reality. And just about everyone has awakened to concerns about what
the year 2009 may bring.
All of this has put a damper on the Christmas spirit. It has created
for some all the makings of an unhappy Christmas.
But the recent turn in conditions has also done something else. It
has given us an opportunity to think about what really makes Christmas
a season for celebration after all. Is Christmas merely a designated
time to revel in prosperity? Or is there something more, that would
give us reason for happiness no matter what our economic
The answer is that there is definitely something more.
Gift giving has its place as it helps us think of the individuals God
has placed in our lives. And the need for a job and the money it
provides is obvious. But from the perspective of what God has done in
giving His Son, there’s reason for happiness no matter what the
current economy. Because at Christmas we remember God has sent His
Son as Savior and Lord.
For millennia the world has suffered corruption from sin. And this
corruption – which resides in our own hearts – has left no aspect of
life untouched. But at Christmas we have reason for joy in that God
has provided a Savior for the world. ”For today in the city of David
there has been born for you a Savior, who is Christ the Lord
It has also been apparent through history that this world needs one
who would rule rightly. Here too Christmas gives us hope. Kings and
presidents make promises, but the Lord keeps them. And He has shown
this by sending His Son who rules the world in righteousness.
“For a child will be born to us, a son will be given to us; and the
government will rest on His shoulders; and His name will be called
Wonderful Counselor, Mighty God, Eternal Father, Prince of Peace;
there will be no end to the increase of His government or of peace. .
In the birth of Christ as Savior and Lord the real basis of our
happiness is to be found. As the carol “Joy to the World” puts it,
“He comes to make His blessings flow far as the curse is found,” and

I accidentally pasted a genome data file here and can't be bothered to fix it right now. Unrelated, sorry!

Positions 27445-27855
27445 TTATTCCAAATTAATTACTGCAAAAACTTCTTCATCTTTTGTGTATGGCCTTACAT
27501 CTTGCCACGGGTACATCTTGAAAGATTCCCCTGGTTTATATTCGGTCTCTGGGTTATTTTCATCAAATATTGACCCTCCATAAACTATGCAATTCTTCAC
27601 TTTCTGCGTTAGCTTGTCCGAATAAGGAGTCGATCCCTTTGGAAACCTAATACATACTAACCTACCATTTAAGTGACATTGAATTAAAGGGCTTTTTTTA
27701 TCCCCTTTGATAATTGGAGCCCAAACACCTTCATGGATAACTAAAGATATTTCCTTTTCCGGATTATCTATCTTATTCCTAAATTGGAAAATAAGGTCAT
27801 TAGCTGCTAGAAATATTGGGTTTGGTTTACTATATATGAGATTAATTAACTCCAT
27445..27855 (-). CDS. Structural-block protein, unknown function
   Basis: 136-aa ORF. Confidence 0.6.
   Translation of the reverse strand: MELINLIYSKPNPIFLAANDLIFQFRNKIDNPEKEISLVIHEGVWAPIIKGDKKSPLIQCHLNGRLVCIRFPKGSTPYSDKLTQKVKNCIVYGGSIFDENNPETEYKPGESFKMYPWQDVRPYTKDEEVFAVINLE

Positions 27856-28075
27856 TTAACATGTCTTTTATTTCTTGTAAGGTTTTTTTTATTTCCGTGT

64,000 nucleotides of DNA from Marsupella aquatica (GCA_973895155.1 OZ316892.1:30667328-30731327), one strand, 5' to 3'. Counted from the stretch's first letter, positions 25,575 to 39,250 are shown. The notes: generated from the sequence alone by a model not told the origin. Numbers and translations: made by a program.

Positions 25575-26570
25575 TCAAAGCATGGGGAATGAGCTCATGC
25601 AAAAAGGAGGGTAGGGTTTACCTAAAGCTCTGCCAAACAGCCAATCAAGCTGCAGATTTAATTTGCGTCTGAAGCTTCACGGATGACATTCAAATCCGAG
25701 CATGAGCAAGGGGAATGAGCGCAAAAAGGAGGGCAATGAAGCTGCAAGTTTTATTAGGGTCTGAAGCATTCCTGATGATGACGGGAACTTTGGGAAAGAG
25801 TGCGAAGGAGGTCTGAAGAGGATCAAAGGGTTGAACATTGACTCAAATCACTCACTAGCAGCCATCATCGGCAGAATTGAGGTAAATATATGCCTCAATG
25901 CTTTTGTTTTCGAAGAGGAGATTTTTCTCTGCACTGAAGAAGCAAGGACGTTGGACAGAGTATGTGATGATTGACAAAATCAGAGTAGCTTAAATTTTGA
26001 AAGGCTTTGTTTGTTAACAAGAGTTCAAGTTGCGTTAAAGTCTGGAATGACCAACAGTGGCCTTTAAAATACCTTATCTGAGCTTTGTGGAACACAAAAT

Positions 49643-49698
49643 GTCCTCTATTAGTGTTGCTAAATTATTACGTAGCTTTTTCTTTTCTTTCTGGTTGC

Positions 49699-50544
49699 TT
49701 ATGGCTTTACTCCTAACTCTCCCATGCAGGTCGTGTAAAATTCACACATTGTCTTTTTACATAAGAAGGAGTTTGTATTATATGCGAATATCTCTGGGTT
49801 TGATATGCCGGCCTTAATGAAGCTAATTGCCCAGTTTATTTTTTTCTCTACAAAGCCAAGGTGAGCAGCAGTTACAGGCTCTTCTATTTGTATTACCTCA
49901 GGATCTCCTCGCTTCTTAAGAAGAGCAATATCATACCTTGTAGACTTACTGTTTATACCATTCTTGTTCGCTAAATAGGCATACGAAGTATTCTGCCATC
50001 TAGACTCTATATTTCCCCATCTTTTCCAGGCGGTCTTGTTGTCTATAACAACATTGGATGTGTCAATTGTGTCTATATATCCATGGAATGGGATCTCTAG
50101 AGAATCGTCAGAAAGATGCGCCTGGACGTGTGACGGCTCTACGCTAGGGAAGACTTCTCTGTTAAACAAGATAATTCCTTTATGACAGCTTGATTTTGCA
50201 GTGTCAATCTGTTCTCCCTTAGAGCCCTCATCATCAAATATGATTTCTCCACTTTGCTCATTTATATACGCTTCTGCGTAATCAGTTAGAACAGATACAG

“He rules the world with truth and grace.”
Will it be a happy Christmas? If your focus is on Christ and His
kingdom, it will be, no matter what the passing circumstances of this
Rejoice! Merry Christmas!
At a time when so many are looking and praying for answers to their needs and concerns, it’s fitting for us to remember that God has already given us THE answer in His Son, Jesus Christ.
When we face problems, it’s easy to look at the surface and hope a quick solution can be found. But we must look deeper, to see where we have gone astray and what we must do to recover our way.
God has already taken that deeper look and provided what we need. God knows we have strayed from Him in the pursuit of our own desires, but He has not left us without hope. He sent His Son into this world so that we would be forgiven and restored to life in Him.
The Bible tells us that God’s Son would be named Jesus, because it is He who would save His people from their sins (Mt.1:21). So, Jesus’ very name (meaning Savior) points to our most fundamental need: deliverance from sin which separates us from God.
The deliverance Jesus brings from sin first comes to us in the form of forgiveness. This basic need has been communicated well in a familiar poem called “God Sent Us a Savior.”
“If our greatest need had been information, God would have sent us an educator. If our greatest need had been technology, God would have sent us a scientist. If our greatest need had been money, God would have sent us an economist. If our greatest need had been pleasure, God would have sent us an entertainer. But our greatest need was forgiveness, so God sent us a Savior.”